The Bridgemen was a corps that loved to be loved, and wasn't ashamed to show that desire to the audience. Regarded as the crown princes of drum corps, the organization made an impression on the activity far greater than the time the corps was on the field. The corps' fifth season in 1972 was DCI's first. After placing 11th and 9th at the first two DCI World Championships, the corps plunged into 26th place and didn't even attend any major DCI shows in 1975. Therefore, it was quite a shock to many when they showed up at the World Championship in 1976 with wacky long yellow trench coats, psychedelic headbands on their hats, and a cooler-than-thou attitude on the field that helped them pop into 6th place in Finals. Even more shocking was the entire corps falling to the ground at the end of the Finals show. Was nothing sacred? Well, perhaps not. Visual guru Bobby Hoffman came to the corps from the Blue Stars the year before and the Anaheim Kingsmen two years before. He had some intriguing ideas about what a drum corps could be if it was starting with a fresh attitude, and he convinced drum caption head Dennis DeLucia and others to go along with the radical look and demeanor. (To read Dennis' recounting of "How the Bridgemen Became the Bridgemen," check out this Fanfare column from 2003.) The corps' highest finish came in 1980, when it finished in third, only 0.55 out of first place. Three years later, in 1983, the corps placed at the Finals for the last time, finishing 11th. Bridgemen's 1983 show was largely based on the music of American jazz great Duke Ellington, starting with "Duke Ellington Suite," which included such hits as "Caravan," "It Don't Mean a Thing if It Ain't Got That Swing" and "Take the 'A' Train." Bob Meyer's "Waiting for Godo" (recorded by the U. of Miami Jazz Band; and yes, the spelling is correct) featured a typically wacky visual moment with a dancing bird taking center stage. It didn't really fit the music and seemed more like it was inspired by a moment of reckless free association, but that sort of unexpected thing had become an expected Bridgemen trademark.
Joe Zawinul's "Black Market Juggler" served as the drum solo for the second year and was easily the heart of the show, largely due to the excitement generated when the snare drummers pulled blindfolds over their eyes and marched forward toward a row of Roto-Toms. Even though the drum line didn't match the prior three years of being declared the top line in DCI, this effect has long been ingrained in the minds of fans as the quintessential Bridgemen drum line moment. Music of Duke Ellington closed out the show with the soulful "I Got it Bad and That Ain't Good" and a short and peppy rendition of "C Jam Blues," with a reprise of "Don't Get Around Much Anymore" and one last full corps fall at the Finals. The next two seasons saw the corps slide to 14th and then 26th before going inactive in 1986. Coming back to the field with a volunteer staff in 1987, the corps finished 35th in its last season of DCI competition. Glimpses of the Bridgemen mystique are still witnessed in exhibition performances by the Bridgemen Alumni corps, which started in 2005 and became an annual production at shows like the DCI Eastern Classic in Allentown. For a few minutes each year, fans get to relive a little bit of what made Bridgemen the Bridgemen. This week only, you can save on 1983 World Championship Audio and Video Performance Downloads on the DCI Fan Network. Buy the 1983 Bridgemen Video Performance Download. (Available this week only for $3.99. Regular price: $4.99.) Buy the Audio Performance Download bundle of all 12 Finalists from 1983. (Available this week only for $15.99. Regular price: $19.99.) Offer ends Monday, Aug. 1 at 8:30 a.m. ET.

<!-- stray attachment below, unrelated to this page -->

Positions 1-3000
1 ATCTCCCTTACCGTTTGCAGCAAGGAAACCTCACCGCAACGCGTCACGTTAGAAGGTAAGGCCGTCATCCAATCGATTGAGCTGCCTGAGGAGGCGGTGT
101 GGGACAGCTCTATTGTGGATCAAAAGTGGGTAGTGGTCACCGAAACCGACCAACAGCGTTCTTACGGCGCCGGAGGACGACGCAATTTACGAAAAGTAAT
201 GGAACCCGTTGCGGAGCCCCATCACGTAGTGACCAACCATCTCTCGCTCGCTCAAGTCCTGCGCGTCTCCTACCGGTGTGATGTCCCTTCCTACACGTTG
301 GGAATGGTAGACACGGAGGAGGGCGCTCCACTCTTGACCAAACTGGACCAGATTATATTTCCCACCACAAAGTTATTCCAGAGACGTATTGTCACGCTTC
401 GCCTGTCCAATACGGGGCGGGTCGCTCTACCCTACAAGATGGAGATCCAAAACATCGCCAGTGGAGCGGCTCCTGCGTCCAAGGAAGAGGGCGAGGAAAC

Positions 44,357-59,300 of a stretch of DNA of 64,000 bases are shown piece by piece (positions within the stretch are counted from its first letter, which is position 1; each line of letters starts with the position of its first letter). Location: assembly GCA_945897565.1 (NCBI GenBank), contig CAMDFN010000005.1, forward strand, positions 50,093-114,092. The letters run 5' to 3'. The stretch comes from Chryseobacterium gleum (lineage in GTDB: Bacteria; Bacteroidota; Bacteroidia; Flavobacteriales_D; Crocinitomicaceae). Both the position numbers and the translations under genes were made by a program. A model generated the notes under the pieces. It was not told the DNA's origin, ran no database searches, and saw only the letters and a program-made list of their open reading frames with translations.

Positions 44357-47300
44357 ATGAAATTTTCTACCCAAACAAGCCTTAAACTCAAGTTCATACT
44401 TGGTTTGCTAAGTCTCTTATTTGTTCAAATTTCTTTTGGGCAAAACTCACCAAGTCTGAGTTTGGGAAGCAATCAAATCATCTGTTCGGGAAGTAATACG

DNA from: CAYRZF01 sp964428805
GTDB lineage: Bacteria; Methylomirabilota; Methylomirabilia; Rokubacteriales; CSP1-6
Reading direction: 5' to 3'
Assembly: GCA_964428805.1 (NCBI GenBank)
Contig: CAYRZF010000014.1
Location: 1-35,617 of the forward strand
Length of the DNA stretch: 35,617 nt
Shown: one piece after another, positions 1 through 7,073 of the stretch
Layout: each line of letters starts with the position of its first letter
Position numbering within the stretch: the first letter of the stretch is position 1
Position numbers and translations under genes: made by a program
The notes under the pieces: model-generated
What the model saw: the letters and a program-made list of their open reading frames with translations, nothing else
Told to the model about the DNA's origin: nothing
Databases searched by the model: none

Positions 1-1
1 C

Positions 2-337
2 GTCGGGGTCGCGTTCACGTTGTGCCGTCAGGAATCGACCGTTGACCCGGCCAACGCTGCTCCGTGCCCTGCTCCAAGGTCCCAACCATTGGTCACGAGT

Performance excerpt of the 1983 Bridgemen.
Michael Boo was a member of the Cavaliers from 1975-1977. He has written about the drum corps activity for more than a quarter century and serves as a staff writer for various Drum Corps International projects. Boo has written for numerous other publications and has published an honors-winning book on the history of figure skating. As an accomplished composer, Boo holds a bachelor's degree in music education and a master's degree in music theory and composition. He resides in Chesterton, Ind.